Autonomous car technology will be life changing, even life saving
This year, the “C” in CES may as well stand for "car." Indeed, cars have become an increasingly prominent feature of CES in recent years, as the vehicles themselves become ever more connected and high-tech. This year, many companies announced projects and technologies to connect cars to each other, and to everything else. For example, Bosch announced its community parking system: connected cars can now identify open parking spaces when driving through a city center, uploading the data to a digital street map. Bosch estimates that by 2025, connected parking systems could reduce parking traffic by 380 million kilometers, which is equivalent to driving to Venus and back. Bosch is already testing this parking system in Germany and plans to add US pilot projects later this year. The car is also now becoming a digital wallet: in partnership with Visa, Honda showed off a proof of concept for in-vehicle payments which would enable drivers to pay for services such as gas and public parking through smartphone integration.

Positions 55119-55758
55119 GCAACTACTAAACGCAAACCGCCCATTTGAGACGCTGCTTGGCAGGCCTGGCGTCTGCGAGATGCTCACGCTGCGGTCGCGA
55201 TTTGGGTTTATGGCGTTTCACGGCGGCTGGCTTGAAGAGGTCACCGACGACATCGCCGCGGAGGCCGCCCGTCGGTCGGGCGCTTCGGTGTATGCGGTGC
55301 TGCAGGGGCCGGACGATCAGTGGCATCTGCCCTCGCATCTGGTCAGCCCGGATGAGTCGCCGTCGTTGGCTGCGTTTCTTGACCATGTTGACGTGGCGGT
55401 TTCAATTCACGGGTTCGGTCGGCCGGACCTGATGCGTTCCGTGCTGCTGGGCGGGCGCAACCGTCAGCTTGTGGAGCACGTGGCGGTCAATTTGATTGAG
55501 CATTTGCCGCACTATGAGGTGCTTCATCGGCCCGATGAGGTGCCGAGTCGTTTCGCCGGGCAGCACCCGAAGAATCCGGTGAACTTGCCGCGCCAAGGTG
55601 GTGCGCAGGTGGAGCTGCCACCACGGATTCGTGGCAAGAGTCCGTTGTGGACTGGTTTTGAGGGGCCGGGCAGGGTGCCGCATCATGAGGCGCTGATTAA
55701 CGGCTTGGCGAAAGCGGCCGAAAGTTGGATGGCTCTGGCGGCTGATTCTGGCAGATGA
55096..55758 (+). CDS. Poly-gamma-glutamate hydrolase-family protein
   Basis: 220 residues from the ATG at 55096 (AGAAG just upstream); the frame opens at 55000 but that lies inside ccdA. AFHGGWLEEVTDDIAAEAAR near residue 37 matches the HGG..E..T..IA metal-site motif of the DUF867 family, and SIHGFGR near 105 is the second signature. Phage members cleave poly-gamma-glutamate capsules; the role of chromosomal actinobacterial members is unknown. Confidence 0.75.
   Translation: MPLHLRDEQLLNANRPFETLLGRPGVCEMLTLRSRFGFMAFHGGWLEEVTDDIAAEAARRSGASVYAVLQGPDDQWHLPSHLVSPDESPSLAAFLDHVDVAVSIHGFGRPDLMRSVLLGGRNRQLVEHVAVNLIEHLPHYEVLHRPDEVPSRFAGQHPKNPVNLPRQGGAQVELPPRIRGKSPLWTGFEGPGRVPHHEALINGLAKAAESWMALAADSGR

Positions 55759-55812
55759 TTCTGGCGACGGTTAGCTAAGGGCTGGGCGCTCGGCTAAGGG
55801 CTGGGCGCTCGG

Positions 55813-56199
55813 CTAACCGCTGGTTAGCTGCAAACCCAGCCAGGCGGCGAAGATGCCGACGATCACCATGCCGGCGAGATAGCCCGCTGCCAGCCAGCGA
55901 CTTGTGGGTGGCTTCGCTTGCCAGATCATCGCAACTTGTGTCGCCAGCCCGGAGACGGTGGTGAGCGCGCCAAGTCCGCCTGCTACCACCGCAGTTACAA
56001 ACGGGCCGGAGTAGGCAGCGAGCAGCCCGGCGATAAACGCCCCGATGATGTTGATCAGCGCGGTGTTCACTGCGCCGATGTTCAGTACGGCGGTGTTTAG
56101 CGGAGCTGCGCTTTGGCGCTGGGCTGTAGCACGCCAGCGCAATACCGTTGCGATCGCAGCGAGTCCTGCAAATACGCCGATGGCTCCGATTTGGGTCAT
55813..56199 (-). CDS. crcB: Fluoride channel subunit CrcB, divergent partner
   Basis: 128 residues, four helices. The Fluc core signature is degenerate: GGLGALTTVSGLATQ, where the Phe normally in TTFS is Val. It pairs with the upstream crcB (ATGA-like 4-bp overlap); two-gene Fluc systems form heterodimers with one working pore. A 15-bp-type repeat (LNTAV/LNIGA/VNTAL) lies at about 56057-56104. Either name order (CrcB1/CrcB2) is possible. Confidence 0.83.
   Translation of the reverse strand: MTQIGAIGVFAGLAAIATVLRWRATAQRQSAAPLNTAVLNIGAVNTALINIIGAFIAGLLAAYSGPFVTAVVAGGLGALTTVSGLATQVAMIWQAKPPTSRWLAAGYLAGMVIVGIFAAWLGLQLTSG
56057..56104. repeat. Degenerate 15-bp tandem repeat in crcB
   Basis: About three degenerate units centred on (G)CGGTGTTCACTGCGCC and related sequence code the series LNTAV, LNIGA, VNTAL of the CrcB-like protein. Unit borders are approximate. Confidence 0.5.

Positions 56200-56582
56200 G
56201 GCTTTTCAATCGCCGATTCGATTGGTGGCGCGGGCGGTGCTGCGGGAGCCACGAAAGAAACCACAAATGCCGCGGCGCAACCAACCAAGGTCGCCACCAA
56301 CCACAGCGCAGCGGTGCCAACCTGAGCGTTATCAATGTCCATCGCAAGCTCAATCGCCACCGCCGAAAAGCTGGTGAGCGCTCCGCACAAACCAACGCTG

The car world is changing, and fast: in a keynote, Nissan Motor Chairman and CEO Carlos Ghosn said that the car of tomorrow will be autonomous, electric and connected: “By 2030, Nissan estimates 15% of cars will be fully autonomous […], 25% will be pure electric […], 25% of miles driven will be within car-sharing apps […], and almost all new cars sold will be connected.” The combination of all these technologies could create a new generation of vehicles powered by artificial intelligence systems able to anticipate and predict users’ behavior and adapt the experience accordingly.
The future of healthcare will be almost entirely digital
With the Digital Health market expected to reach $233 billion by 2020, it’s no surprise to see many digital technologies applied to healthcare at CES. “Very soon, technology will replace 80% of what doctors do today,” said experts from Philips, Qualcomm and Intel in a panel discussing the impact of digital technology on the healthcare space. Advances include a smart pillbox that reminds you to take your meds (e.g., Memo Box, p-heal); a car that provides drivers with essential data about their health (e.g., heart rate, fatigue level, etc.), both inside the car and out (e.g. Mercedes Benz and Philips); a connected wearable device for pregnancy (e.g., Bloomlife); a smart belt to measure waist size, record eating habits and track activity levels (e.g., Welt); an automatic insulin dosage tracker (InsulinK by Dnurse).